There are two broad categories of wax, organic and polymer based. The organic waxes may be derived from plants such as Carnauba, or varmints, such as bee's wax or some of the K-Mart specials contain paraffin refined from dead dinosaurs. The polymer-based waxes are usually collected from specially trained robotic bees that gather the polymer nectar from plastic flowers (or it may be made in chemical factories). DEGREASERS/TAR/BUG REMOVERS:
These types of products are normally solvents designed to dissolve surface contaminants such as road tar or bugs. There are two broad classifications of solvents, petroleum distillates and citrus based. The quality citrus products tend to be gentler on the paint. Any degreaser/tar/bug remover will remove wax. So after you have rid your car of the remains of Billy bee, you will have to re-wax the area. (What is the last thing that goes through a bee's mind as he slams into your windshield at 60 mph? ...His stinger.) Be aware that many of the popular over the counter tar removers are based on kerosene and may cause long-term damage to paint.
How often should you clean the paint? The correct answer is based upon several factors. If your car is a "garage queen" and only sees the light of day once a week or so, then once a year is usually often enough. If it is a daily driver, and sits out in the elements day after day, then twice maybe three times a year may be required. Your paint will tell you when it needs to be cleaned. It may scream at the top of its little lungs or it may be more subtle and simply lose its luster and look dull (you know your paint better than I do). If the finish is subjected to acid rain, and the effects of highly acidic bird offerings, then you may have to clean specific areas of the finish a little more often. If someone tells you to clean the paint each time you wax, then they are either trying to sell you another paint job or have an excess of cleaner they are trying to unload.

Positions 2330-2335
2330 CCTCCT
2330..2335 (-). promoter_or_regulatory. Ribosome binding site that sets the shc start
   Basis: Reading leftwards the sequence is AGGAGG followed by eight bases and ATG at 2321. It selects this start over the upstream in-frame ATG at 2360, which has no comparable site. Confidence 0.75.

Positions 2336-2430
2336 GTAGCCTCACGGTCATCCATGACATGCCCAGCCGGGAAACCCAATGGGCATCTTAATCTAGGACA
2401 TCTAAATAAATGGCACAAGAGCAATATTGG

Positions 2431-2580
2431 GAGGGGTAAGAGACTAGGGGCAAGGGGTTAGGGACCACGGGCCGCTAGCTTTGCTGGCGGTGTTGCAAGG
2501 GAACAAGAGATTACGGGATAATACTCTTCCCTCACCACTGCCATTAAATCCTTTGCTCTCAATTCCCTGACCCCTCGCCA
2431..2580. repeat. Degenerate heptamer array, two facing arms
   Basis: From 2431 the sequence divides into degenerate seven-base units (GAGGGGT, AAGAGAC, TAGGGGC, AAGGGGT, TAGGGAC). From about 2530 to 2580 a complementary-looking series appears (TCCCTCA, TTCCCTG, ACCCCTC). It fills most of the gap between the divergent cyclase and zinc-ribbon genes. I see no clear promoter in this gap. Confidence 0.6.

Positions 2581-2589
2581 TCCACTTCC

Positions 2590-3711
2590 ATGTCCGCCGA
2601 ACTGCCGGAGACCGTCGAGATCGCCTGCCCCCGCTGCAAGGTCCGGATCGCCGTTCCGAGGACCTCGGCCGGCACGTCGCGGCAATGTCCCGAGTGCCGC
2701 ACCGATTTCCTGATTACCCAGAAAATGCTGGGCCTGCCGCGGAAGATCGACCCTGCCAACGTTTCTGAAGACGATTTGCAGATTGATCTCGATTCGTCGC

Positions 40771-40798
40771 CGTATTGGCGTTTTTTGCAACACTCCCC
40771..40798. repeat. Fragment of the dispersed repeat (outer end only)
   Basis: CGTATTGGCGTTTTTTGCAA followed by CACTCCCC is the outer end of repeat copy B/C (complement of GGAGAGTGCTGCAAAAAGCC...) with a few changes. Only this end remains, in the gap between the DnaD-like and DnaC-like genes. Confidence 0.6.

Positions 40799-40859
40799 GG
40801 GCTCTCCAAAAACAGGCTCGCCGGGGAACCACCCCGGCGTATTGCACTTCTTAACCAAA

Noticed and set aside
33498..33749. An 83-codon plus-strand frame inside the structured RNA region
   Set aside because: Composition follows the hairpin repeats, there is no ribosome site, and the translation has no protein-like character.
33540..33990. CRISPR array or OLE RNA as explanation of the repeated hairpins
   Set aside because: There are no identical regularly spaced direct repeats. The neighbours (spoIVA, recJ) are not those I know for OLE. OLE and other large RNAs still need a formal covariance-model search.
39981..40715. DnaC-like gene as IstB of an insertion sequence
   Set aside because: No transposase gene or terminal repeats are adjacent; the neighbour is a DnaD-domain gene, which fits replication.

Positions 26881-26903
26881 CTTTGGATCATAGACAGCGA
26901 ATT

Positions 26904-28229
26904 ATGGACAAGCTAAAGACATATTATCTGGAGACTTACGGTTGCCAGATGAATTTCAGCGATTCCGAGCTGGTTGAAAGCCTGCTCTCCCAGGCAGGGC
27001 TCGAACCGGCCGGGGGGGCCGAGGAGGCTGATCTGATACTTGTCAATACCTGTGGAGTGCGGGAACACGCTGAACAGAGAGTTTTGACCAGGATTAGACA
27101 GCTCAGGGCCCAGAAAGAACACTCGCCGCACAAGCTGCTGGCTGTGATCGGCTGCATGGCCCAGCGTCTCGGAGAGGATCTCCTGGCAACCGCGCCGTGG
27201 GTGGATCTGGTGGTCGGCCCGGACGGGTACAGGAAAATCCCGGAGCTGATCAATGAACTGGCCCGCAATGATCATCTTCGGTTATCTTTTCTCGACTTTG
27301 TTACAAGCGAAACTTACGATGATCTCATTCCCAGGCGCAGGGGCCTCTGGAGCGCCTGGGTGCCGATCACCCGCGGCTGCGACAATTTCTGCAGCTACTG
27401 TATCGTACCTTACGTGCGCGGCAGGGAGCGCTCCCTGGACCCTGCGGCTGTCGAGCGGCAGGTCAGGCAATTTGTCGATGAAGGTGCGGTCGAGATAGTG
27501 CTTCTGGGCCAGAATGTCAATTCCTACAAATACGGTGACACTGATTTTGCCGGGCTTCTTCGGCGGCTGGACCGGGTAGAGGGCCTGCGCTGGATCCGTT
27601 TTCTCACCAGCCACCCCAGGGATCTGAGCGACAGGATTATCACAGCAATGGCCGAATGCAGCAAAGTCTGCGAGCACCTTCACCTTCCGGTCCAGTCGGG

Power tools and fine finishes, in my humble opinion, do not mix. There is nothing that a power buffer can do, that you cannot do by hand. The advantage of power is speed. This also applies to getting yourself into trouble. The edges of your body panels and raised/creased areas of the sheet metal have the thinnest layer of paint. When the body is painted, the liquid paint will tend to flow away from these raised areas. A power buffer will concentrate its energy on the thin paint of these high points. This is another way of saying hello to your primer or as the professionals say, "burning an edge". If you must use a power buffer, use only closed cell foam pads and use one pad for each product. Do not use lambs wool type of pads, as they are swirl marks waiting to happen. Most importantly, use only a cleaner/glaze/polish type product that is specifically formulated for use with a power buffer. The frictional heat of a buffer will cause some product's abrasives to flocculate or clump together and make your Hood
look like a newly plowed cornfield. Most people do not appreciate this look.